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Effect of Temperature on Cortical Infection by Plasmodiophora brassicae and Clubroot Severity

December 2011 , Volume 101 , Number  12
Pages  1,424 - 1,432

Kalpana Sharma, Bruce D. Gossen, and Mary Ruth McDonald

First and third authors: Department of Plant Agriculture, University of Guelph, Guelph, ON, N1G 2W1 Canada; and second author: Agriculture and Agri-Food Canada, Saskatoon Research Centre, Saskatoon, SK, S7N 0X2 Canada.

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Accepted for publication 31 July 2011.

A study was conducted to assess the effect of temperature on infection and development of Plasmodiophora brassicae in the root cortex of Shanghai pak choy (Brassica rapa subsp. chinensis) and on subsequent clubroot severity. Ten-day-old seedlings were grown individually, inoculated with resting spores, and maintained in growth cabinets at 10, 15, 20, 25, and 30°C. Seedlings were harvested at 2-day intervals, starting 8 days after inoculation (DAI) and continuing until 42 DAI. Roots were assessed at 4-day intervals for the incidence of cortical infection and stage of infection (young plasmodia, mature plasmodia, and resting spores), at 2-day intervals for symptom development and clubroot severity, and at 8-day intervals for the number of spores per gram of gall. Temperature affected every stage of clubroot development. Cortical infection was highest and symptoms were observed earliest at 25°C, intermediate at 20 and 30°C, and lowest and latest at 15°C. No cortical infection or symptoms were observed at 42 DAI in plants grown at 10°C. A substantial delay in the development of the pathogen was observed at 15°C. Resting spores were first observed at 38 DAI in plants at 15°C, 26 DAI at 20 and 30°C, and 22 DAI at 25°C. The yield of resting spores from galls was higher in galls that developed at 20 to 30°C than those that developed at 15°C over 42 days of assessment. These results support the observation in companion studies that cool temperatures result in slower development of clubroot symptoms in brassica crops, and demonstrate that the temperature has a consistent pattern of effect throughout the life cycle of the pathogen.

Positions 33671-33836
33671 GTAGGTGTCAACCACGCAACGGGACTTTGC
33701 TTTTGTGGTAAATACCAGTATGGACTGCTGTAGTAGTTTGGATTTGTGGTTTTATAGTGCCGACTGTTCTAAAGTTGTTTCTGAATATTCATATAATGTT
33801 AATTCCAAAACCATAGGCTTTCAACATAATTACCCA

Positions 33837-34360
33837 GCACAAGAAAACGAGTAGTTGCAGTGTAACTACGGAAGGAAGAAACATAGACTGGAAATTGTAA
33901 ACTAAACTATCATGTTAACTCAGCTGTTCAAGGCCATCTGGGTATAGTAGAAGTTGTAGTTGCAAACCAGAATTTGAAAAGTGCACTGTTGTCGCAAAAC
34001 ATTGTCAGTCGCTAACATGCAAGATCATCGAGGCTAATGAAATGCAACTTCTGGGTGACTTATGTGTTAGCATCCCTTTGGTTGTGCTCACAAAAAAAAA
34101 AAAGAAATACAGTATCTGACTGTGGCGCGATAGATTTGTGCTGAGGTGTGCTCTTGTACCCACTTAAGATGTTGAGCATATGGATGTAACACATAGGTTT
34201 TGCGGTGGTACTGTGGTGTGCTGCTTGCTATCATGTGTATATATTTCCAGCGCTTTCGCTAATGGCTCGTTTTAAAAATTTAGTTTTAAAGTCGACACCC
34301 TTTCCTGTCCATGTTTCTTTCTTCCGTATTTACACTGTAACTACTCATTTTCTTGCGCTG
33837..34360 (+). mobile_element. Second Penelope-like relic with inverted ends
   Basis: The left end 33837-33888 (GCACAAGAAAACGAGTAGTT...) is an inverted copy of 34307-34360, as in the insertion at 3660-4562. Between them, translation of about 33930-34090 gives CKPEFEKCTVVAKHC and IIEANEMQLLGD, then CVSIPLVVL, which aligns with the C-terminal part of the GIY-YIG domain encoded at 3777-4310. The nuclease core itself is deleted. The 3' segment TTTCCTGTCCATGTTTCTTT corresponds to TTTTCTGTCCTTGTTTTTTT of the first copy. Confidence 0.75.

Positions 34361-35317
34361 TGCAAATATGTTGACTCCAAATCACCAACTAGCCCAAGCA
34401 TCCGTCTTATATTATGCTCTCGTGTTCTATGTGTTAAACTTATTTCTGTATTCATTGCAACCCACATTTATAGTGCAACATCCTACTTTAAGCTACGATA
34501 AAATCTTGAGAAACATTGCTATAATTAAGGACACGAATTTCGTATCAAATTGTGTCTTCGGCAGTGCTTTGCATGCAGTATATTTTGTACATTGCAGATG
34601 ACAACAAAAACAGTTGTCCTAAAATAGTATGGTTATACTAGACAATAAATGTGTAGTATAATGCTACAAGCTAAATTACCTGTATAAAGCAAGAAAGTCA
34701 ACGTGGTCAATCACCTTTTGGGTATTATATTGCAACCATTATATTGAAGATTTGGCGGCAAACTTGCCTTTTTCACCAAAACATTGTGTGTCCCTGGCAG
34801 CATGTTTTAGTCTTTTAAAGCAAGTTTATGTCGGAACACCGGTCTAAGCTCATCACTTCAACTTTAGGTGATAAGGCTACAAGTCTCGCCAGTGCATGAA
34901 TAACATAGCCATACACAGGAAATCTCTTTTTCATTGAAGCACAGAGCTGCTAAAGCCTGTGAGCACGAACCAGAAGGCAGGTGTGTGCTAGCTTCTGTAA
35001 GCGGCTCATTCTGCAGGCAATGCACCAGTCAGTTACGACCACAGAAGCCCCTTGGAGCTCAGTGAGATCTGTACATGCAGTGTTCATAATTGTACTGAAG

© Her Majesty the Queen in Right of Canada, as represented by the Minister of Agriculture and Agri-Food Canada